L'évaluation des directions des ressources humaines dans le secteur public québécois

Adnane Belout, Simon Landau Dolan

Producció científica: Article en revista indexadaArticleAvaluat per experts

3 Cites (Scopus)


This paper looks at the results of two methods of making pay comparisons between predominantly female and predominantly male jobs: the "job to job" approach, designed in a way similar to the provisions of the PEA in Ontario and the "job to line" approach, a more comprehensive one. The results are drawn from the analysis of data from 24 public and private organizations (excluding provincial and federal public sectors) in the province of Québec, with 100 or more employees and having both office and non office (production or maintenance) job families. All these organizations already used job evaluation as part of their wage determination process. The value of each job was established by using a point factor, gender-neutral job evaluation plan. Various regression analysis were conducted to check for and measure wage discrimination. Among the 24 organizations, 17 (or 70%) were found to have wage differentials related to sex between office female jobs and all male jobs. Wage differentials are said gender biased if associated with differences in the sex composition of jobs or jobs families. The average hourly wage differential amounted to 14%. Results from the two methods of wage comparisons, that is job to job versus job to line comparisons, show that the latter raises the number of predominantly female office jobs to be adjusted under a pay equity operation especially in the larger organizations. There does not appear to be any significant difference however between mean wage adjustments produced by one method or the other.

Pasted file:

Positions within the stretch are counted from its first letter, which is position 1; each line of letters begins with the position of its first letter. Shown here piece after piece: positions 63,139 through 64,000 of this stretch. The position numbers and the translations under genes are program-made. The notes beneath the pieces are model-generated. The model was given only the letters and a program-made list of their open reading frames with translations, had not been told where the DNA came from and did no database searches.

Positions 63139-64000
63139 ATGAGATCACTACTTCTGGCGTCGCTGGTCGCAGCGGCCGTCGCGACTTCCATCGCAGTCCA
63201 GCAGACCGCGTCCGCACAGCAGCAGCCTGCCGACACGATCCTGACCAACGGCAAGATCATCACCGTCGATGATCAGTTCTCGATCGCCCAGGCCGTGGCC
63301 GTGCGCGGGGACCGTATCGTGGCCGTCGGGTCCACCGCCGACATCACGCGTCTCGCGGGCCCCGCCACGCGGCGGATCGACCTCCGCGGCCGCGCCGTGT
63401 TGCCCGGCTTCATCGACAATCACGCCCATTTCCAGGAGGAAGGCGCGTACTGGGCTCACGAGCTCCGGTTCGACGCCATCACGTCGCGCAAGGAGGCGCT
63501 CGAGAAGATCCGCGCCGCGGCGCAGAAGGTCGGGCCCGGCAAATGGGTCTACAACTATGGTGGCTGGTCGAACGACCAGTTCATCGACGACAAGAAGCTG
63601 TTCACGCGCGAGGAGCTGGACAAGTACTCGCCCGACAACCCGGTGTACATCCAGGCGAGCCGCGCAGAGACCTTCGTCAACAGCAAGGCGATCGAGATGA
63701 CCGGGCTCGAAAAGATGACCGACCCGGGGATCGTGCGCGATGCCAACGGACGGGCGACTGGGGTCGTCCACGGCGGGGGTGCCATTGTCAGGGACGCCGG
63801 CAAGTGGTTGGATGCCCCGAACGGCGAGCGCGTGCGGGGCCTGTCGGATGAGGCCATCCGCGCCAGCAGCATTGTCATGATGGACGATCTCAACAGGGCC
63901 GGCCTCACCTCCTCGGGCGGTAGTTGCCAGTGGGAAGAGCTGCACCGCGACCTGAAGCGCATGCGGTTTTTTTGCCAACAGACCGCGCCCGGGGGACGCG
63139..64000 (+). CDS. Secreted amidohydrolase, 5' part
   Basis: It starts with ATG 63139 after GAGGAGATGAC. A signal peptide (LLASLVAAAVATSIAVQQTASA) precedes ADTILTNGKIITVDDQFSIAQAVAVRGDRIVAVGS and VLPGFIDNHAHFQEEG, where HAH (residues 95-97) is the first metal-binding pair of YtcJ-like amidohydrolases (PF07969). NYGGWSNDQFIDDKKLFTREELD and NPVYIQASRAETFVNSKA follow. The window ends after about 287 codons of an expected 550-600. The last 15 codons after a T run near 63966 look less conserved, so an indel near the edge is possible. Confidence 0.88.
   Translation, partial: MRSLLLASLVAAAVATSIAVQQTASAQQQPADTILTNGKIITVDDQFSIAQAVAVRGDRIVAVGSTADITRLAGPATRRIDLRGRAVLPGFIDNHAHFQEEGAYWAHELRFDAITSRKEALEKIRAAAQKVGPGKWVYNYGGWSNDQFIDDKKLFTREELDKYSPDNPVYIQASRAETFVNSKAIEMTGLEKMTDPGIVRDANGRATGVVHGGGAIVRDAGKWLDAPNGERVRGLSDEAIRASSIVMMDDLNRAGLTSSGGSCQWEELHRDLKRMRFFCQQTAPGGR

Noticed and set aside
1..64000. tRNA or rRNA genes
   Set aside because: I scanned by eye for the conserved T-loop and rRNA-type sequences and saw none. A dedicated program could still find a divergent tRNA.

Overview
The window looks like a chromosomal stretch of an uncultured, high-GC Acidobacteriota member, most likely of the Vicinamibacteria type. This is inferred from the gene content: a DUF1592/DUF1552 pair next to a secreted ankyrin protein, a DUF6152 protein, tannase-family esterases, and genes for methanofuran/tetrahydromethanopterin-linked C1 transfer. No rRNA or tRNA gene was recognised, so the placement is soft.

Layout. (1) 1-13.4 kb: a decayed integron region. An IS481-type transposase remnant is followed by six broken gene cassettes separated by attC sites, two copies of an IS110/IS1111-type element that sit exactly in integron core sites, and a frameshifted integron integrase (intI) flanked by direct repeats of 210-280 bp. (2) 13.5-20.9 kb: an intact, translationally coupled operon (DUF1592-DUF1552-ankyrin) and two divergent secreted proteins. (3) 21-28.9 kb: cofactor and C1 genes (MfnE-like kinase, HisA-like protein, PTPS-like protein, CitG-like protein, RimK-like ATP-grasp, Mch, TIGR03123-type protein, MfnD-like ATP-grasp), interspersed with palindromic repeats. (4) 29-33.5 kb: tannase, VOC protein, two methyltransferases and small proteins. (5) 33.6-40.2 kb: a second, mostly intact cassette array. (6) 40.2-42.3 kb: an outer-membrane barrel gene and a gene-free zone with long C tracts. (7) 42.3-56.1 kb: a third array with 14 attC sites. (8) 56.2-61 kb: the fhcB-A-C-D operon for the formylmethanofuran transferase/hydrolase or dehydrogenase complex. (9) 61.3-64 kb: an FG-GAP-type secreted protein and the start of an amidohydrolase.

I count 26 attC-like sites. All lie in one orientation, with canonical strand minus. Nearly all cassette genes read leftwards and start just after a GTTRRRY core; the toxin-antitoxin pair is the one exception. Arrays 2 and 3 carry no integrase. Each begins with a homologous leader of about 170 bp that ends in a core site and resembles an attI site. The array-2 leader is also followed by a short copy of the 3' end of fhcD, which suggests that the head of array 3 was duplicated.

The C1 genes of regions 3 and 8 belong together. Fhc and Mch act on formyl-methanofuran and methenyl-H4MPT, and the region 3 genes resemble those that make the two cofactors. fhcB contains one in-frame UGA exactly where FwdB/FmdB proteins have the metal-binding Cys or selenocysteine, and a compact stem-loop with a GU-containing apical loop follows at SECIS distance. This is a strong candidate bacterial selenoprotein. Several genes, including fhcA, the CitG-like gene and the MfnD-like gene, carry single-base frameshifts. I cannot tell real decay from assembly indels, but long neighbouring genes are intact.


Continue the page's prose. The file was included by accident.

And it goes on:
Idioma originalFrancès
Pàgines (de-a)726-755
RevistaRelations industrielles = Industrial Relations
Estat de la publicacióPublicada - 1 de des. 1996

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